Some Greek tragedies tell stories of wars, others of plagues.
The Wilma Theater, though, is depicting another kind of lasting calamity – middle-class suburban life.
In a world premiere written exclusively for the Wilma HotHouse company, “Dionysus Was Such A Nice Man” by Kate Tarker elevates torments of a modern-day average family using motifs of ancient Greek theater.
Surrounding a malcontent ménage of shepherds living in the suburbs of Corinth, the two-act play derives from the myth of a tragic Greek hero named Oedipus who fortuitously fulfilled a prophecy of killing his father and marrying his mother.
Commissioned over the last two years for HotHouse, “an incubator for artistic investigation and experimentation,” the new production, which features a few South Philadelphians and runs through May 12, follows the family as they learn their adopted son Oedipus has ascended the throne of Thebes.
Weaving derisive comedy with Lecoq-style clowning theater, the play creates a peculiar lens of dark humor to view personal trauma – a reinvention of performance that aligns with the company’s mission using a newfangled approach.
“I think what separates these from previous productions is a part of what the Wilma is always setting out to do – what the Wilma Hothouse is always setting out to do – which is to broaden the spectrum of what the actor and what theater is capable of,” said Hawthrone resident Matteo Scammell, who plays the Messenger. “I think that part of the HotHouse goal is to allow the actor to be the author of the performance.”
The Wilma coupled Tarker, a Philadelphia native and graduate of the Yale School of Drama, with Tony Award-winning French director and actor Dominique Serrand, who was the artistic director and one of the co-founders of the world-renowned physical comedy Theatre de la Jeune Lune in Minneapolis, Minnesota.
For this particular production, clowning may seem like an unconventional techiqnue to feature, considering a majority of the play is comprised of themes such as incest, rape and alcholism.
But, the cast says, perhaps the story suggests humor as a coping mechanism, alluding to a common proverb – if you don’t laugh, you’ll cry.
“I think there’s the potential for a better way to talk about trauma and a better way to help others deal with it,” said Marconi Plaza-area native Keith J. Conallen, who plays Oedipus. “I think, this might bring into the conversation, the public conversation.”
On the other hand, maybe the play evokes a feeling of one’s attempt to gain command over the consequences of trauma.
Humor acts not only as a way to cope but a way to control despair.
“It might be taking the epic tragic story and grabbing it by the hair and yanking it down to the ground,” Conallen said. “And looking at in a way that’s like, ‘Look at this messed-up stuff…’ putting that into a context that we understand in a more contemporary realistic way and looking at both the horror and hilarity of that. So, I think they’re sort of meeting each other halfway.”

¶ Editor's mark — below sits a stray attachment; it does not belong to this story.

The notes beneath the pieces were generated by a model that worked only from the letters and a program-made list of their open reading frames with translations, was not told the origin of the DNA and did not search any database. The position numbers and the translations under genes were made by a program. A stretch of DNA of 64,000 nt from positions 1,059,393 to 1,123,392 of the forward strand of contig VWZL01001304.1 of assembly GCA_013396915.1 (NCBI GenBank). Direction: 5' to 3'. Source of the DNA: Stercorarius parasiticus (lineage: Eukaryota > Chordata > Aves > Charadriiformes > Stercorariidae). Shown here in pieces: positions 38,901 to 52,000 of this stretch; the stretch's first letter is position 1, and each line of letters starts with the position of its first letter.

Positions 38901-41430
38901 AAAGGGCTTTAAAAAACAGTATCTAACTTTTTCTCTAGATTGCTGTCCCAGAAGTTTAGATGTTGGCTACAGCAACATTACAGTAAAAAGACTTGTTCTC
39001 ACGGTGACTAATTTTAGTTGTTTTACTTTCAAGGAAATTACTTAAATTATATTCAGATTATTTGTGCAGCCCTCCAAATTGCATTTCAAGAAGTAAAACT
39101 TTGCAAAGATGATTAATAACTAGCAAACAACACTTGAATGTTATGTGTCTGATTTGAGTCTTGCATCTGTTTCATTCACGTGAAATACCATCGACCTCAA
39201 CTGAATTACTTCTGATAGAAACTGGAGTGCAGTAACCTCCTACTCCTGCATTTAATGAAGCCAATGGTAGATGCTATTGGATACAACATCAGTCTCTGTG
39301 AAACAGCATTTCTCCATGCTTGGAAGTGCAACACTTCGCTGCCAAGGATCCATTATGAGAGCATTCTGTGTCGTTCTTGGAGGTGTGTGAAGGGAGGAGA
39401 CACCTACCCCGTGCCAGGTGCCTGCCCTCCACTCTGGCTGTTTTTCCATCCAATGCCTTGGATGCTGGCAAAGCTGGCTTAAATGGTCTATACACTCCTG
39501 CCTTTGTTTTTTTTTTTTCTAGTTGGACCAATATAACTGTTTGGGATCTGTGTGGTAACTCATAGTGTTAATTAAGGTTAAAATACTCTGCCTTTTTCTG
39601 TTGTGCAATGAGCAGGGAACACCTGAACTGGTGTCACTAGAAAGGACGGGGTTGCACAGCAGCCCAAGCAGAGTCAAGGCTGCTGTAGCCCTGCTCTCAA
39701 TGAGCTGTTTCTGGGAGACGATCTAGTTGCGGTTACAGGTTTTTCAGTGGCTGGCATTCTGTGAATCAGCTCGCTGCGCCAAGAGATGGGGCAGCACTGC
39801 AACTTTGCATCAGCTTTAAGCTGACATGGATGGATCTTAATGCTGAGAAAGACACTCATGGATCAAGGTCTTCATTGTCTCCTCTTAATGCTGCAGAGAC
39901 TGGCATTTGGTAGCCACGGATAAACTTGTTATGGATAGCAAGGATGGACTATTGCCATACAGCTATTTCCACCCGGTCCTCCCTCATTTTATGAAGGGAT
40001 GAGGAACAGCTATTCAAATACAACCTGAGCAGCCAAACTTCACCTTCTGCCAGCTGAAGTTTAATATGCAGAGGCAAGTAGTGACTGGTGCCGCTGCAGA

Aside from trauma, the play reveals that such coping often lies in enduring a dissatisfying life of unreached dreams.
The family, composed of daughter Alcinoe, played by Taysha Marie Canales, mother Merope, played by Melanye Finister, and father Polybus, played by Luverne Seifert, each grapple in the shadows of their untapped aspirations.
As one line of the show unveils, “…we carry with us infinite possibilities.”
But, what are we left with when nothing comes of them?
“It’s really interesting to me – the idea of having a fate or destiny that either is sort of fulfilled or not fulfilled,” said South Street Headhouse Square District resident Ross Beschler, who plays Jaimie, an idiosyncratic hairdresser. “And, you just gotta keep living your life in whatever the wreckage of that is. I feel like that’s how life works, and I’m really interested in the story and in my life. So, I feel like that’s really squarely where this play sits, and I love that.”
Along with failure, the cast notes another theme that resonates throughout the show – this idea that both the lightness and the darkness often co-exist.
Among references to gods and godesses interspersed throughout the show, one is the title name of Dionysus – the god of some immoral things, like wine consumption.
However, as the title of the play suggests, he was such a nice man.
“It’s two things at once,” Scammell said. “It really holds two opposing truths at the same time, which, I think, is just difficult and, I think, it’s something that is happening in the world. Good and bad are things that exist at the same time and that is part of what we need to do as people in order to maybe get to the next step. I think that could be true for the playwright. I know I see that reflected in my own life, and that is something that, I think, is at the heart of what the art is driving at and is what I can maybe expect people to take away with.”
To learn more about the play, visit: http://wilmatheater.org/production/dionysus-was-such-nice-man.